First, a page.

The last talk at this DH Forum event was given by Eric Kansa who discussed direct applications of open data to publishing and scholarly research. Eric talked about his own project, Open Context, based at the Alexandria Archive Institute. He argued for “data sharing as publication,” or the process of scholars licensing their raw data/metadata under Creative Commons, so that other researchers can reuse and remix data to support their own research. Overall, Eric’s talk resonated heavily with other themes of the day and with Nicole Allen’s talk on OER earlier that week: that a huge issue in scholarly communication at the moment concerns the need for a long-term commitment to linked open data at the cultural and institutional levels.
Shifting gears, the last event I attended was a bit removed from the scholarly publishing realm, but nevertheless, a very significant one: supporting students with disabilities on campus. The symposium, Add Your Voice!, marked the 13th Annual Disabilities Symposium put on by the Office of Student Disabilities Services, part of Weingarten Learning Resources Center and the Vice Provost for University Life.One session I attended, “From the Chalkboard to the Keyboard: Accessible Technology for Teaching and Learning,” was particularly relevant to how we at the Commons can better support teaching and learning. The session leader, Valerie Claire Haven, who is blind herself, provided much awareness of small changes to a learning environment that can make resources more accessible for students. Valerie noted that just as physical and social aspects play a role in a class environment, so does technology. For example, something as simple as creating a chat window in either a face-to-face or online class, as a place where students can anonymously ask questions without fear or embarrassment, is a great way to use technology to create an open atmosphere. In addition to some really cool devices out there to make technology more accessible, there are great programs and apps to help students in the classroom, including VoiceThread, RoboBraille, AudioNote, Sonocent, and Telegram. Valerie also gave some nice examples of websites that keep students engaged while learning (check out Visual News and Focus@Will).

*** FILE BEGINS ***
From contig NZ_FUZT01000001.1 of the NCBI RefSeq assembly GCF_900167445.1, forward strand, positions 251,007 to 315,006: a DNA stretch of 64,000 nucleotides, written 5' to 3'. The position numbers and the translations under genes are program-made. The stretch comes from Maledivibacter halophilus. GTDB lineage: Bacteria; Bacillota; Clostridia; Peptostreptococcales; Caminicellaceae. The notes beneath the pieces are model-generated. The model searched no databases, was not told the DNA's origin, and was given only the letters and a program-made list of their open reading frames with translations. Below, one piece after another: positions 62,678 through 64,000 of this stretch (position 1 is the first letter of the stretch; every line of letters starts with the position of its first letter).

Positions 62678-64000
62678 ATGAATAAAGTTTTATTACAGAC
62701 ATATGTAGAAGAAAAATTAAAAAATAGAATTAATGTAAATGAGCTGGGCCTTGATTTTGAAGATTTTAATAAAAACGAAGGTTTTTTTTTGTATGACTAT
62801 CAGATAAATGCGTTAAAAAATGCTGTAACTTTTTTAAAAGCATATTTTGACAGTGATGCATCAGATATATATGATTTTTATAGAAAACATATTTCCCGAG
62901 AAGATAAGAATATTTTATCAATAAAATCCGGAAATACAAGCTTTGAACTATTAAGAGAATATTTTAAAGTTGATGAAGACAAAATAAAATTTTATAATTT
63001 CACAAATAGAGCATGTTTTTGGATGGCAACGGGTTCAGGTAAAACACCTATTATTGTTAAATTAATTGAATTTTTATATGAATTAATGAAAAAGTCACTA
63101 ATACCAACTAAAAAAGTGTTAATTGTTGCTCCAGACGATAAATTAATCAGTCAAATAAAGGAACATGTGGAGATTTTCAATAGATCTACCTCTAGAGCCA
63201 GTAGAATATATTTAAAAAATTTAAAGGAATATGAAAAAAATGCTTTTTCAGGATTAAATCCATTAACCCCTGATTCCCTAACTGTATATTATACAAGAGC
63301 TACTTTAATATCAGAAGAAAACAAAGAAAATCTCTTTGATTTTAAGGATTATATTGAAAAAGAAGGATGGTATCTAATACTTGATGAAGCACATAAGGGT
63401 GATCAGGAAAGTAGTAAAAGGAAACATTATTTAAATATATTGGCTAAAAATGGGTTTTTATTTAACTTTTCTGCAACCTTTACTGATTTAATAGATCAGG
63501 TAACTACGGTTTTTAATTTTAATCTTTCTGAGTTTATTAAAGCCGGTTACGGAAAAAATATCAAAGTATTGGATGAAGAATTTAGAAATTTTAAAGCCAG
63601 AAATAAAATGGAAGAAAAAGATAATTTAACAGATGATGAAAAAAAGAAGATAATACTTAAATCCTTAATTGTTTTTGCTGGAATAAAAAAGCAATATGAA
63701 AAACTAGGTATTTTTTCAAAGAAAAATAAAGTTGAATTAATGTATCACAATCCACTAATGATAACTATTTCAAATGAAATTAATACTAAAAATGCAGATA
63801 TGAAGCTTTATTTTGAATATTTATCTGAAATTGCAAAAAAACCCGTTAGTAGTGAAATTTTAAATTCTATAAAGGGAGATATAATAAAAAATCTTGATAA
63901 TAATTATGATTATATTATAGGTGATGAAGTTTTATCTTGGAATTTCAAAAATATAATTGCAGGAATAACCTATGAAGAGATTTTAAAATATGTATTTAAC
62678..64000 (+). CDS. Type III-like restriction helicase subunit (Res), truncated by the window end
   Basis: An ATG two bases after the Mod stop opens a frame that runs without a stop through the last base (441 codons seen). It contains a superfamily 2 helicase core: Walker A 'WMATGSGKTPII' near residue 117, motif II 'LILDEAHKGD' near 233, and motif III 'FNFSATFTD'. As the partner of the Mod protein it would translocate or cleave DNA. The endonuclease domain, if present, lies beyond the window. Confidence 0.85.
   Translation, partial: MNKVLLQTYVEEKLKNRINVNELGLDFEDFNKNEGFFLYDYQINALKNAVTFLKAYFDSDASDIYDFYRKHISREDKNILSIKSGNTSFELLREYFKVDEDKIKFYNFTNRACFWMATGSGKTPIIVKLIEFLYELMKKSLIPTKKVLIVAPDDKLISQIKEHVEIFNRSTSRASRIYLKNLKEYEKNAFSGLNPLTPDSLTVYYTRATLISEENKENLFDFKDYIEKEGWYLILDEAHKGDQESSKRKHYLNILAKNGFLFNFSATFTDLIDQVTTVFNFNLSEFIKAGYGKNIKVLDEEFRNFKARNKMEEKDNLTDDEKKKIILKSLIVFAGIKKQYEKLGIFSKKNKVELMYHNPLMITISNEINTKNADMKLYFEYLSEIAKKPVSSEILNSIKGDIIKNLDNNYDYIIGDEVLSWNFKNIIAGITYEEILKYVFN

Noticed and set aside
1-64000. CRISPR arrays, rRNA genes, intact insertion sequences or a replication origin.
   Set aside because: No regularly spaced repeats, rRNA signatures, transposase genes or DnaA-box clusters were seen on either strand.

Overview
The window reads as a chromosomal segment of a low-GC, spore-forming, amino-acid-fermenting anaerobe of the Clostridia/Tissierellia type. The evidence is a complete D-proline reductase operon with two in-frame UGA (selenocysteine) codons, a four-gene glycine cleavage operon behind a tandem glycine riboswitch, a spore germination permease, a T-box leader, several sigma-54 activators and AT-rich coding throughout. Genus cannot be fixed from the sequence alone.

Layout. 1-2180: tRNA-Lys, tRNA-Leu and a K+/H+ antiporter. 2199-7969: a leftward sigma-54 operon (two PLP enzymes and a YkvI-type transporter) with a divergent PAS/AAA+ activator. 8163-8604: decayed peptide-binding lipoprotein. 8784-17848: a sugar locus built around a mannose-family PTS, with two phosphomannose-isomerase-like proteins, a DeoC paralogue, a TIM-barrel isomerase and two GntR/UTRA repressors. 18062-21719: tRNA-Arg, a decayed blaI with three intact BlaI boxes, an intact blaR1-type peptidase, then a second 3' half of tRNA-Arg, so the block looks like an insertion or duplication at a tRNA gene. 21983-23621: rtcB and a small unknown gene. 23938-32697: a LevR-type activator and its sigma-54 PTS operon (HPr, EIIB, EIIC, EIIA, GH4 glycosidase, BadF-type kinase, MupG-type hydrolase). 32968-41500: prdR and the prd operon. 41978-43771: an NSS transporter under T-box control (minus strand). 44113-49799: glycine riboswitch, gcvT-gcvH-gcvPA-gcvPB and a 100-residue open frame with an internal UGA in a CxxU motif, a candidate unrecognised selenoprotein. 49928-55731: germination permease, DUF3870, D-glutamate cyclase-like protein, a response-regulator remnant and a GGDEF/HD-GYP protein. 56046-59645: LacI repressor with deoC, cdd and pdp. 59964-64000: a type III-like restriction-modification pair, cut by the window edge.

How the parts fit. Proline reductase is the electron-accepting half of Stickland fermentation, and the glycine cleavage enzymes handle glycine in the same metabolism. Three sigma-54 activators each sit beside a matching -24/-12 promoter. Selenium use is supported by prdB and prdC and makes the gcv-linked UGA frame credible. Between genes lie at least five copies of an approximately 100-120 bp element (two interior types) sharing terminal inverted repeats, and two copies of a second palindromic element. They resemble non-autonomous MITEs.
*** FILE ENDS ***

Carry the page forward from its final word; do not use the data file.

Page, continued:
So, you may ask, how can we create a culture of openness and accessibility in our Commons spaces? For starters, we can make sure that our eyes and ears are always open to technology that can assist learners at all levels. I was recently trained on VoiceThread, a very powerful tool for online commenting and communication within a course, whether through lecture slides, live video and audio comments, or traditional text comments. VoiceThread allows instructors to involve and accommodate all learners (and, as an added bonus, VoiceThread integrates very well with Canvas).
Secondly, we can continue to develop ways of making our resources, such as exemplary student projects and faculty teaching examples, accessible to students and faculty members to promote a community of open learning. We can also use our various new media contests as opportunities to educate students about topics like copyright and Creative Commons licenses. A challenge for us in both Commons spaces involves making sure our online resources are visible and accessible to everyone on campus who wants to use them, and getting the word out about our programs and services to students and faculty.
Do you have suggestions for how we can better develop a culture of openness and accessibility in the Commons? Please let us know at email@example.com.